Home team rides on opener's unbeaten 131 to defeat Zimbabwe by four wickets in second ODI
One of the biggest complaints against Mohammad Shahzad has been that he doesn’t give himself enough time at the start of the innings to get his eye in. Every time he has batted for more than 50 balls, he has produced decisive knocks.
Shahzad mixed caution with aggression and displayed immense maturity on Tuesday (December 29) to become the first Afghanistan batsman to score four One-Day International centuries. His unbeaten 133-ball 131, the highest by an Afghanistan batsman, helped his team beat Zimbabwe by four wickets with 14 balls to spare in the second game at the Sharjah Cricket Stadium and take a 2-0 lead in the five-match series.
Having kept Zimbabwe to 253 for 7, Noor Ali Zadran and Shahzad started Afghanistan’s chase with a steady 82-run stand in 17.5 overs before Sikandar Raza had Zadran caught smartly by Craig Ervine at long-on.
The evening, however, was all about Shahzad, as he divided his knock into four phases.
The first part was all about getting used to the surface as he took 46 balls to reach to 35. After that, he went on a hitting spree. He hit six huge sixes to race off to 94 runs in 97 balls. When it looked like he would run away with the show, Zimbabwe clawed its way back through three wickets even as the right-hand opener’s wait to reach the three-figure mark was prolonged.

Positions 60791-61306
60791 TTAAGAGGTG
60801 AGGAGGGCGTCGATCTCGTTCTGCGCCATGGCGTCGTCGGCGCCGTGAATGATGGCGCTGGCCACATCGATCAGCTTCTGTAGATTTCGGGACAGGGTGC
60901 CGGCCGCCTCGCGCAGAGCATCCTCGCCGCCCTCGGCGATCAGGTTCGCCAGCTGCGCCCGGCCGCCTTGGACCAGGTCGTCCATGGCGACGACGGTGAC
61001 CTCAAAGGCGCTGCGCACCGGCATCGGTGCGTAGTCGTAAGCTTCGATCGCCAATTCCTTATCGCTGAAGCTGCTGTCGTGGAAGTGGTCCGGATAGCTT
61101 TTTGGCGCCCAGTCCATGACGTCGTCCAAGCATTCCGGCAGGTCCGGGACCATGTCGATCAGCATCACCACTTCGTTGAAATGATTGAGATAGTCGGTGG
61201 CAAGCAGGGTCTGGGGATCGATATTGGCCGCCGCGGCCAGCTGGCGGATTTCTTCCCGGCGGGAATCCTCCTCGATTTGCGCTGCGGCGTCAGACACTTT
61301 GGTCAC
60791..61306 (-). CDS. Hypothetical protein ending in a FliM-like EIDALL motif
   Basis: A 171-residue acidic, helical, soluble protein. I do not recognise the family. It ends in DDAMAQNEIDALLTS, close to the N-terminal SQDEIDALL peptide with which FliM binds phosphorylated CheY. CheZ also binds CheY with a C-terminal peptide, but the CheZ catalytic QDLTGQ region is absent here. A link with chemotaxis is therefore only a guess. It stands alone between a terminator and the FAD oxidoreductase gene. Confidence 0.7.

Mohammad Nabi, who played his part with a sensible 33 in an 87-run second-wicket stand after being promoted to No.3, was run out in a rare moment of misjudgment in the 32nd over. Graeme Cremer – Zimbabwe’s best bowler in the previous game was introduced only in the 15th over – had Nawroz Mangal caught and bowled, and Elton Chigumbura got Asghar Stanikzai to chop one onto his stumps.
The mini-collapse meant that Afghanistan was reduced from 169 for 1 to 180 for 4 in the space of a few minutes.
Shahzad was stuck in the 90s for seven overs, but he focussed on keeping the chase alive rather than worrying about his personal milestone. The century did come in the 38th over, and he burst into wild celebration after that.
Not long after that, Chigumbura dismissed Samiullah Shenwari and Najibullah Zadran to go past 100 wickets in ODIs. At 198 for 6 in 40 overs, it was anyone’s game with Afghanistan still needing 56 runs.
Shahzad found a good ally in Mirwais Ashraf, as the seventh-wicket pair put an unbroken 56-run stand in 7.4 overs to seal the deal.
By the time Shahzad hit his eighth six – the most in an innings by an Associate country batsman – he was on autopilot. A quick single finished the game.
Earlier in the day, Zimbabwe’s innings had revolved around three key partnerships and healthy contributions from Ervine (73), Peter Moor (50) and Hamilton Masakadza (47). In fact, at one point, with 71 being added for the first wicket and 98 for the third between Masakadza and Ervine, Zimbabwe was looking good for more that its eventual total.
But, Dawlat Zadran’s three-wicket haul and some controlled bowling in the death overs helped Afghanistan put a check on things.
Click here to view the full scorecard.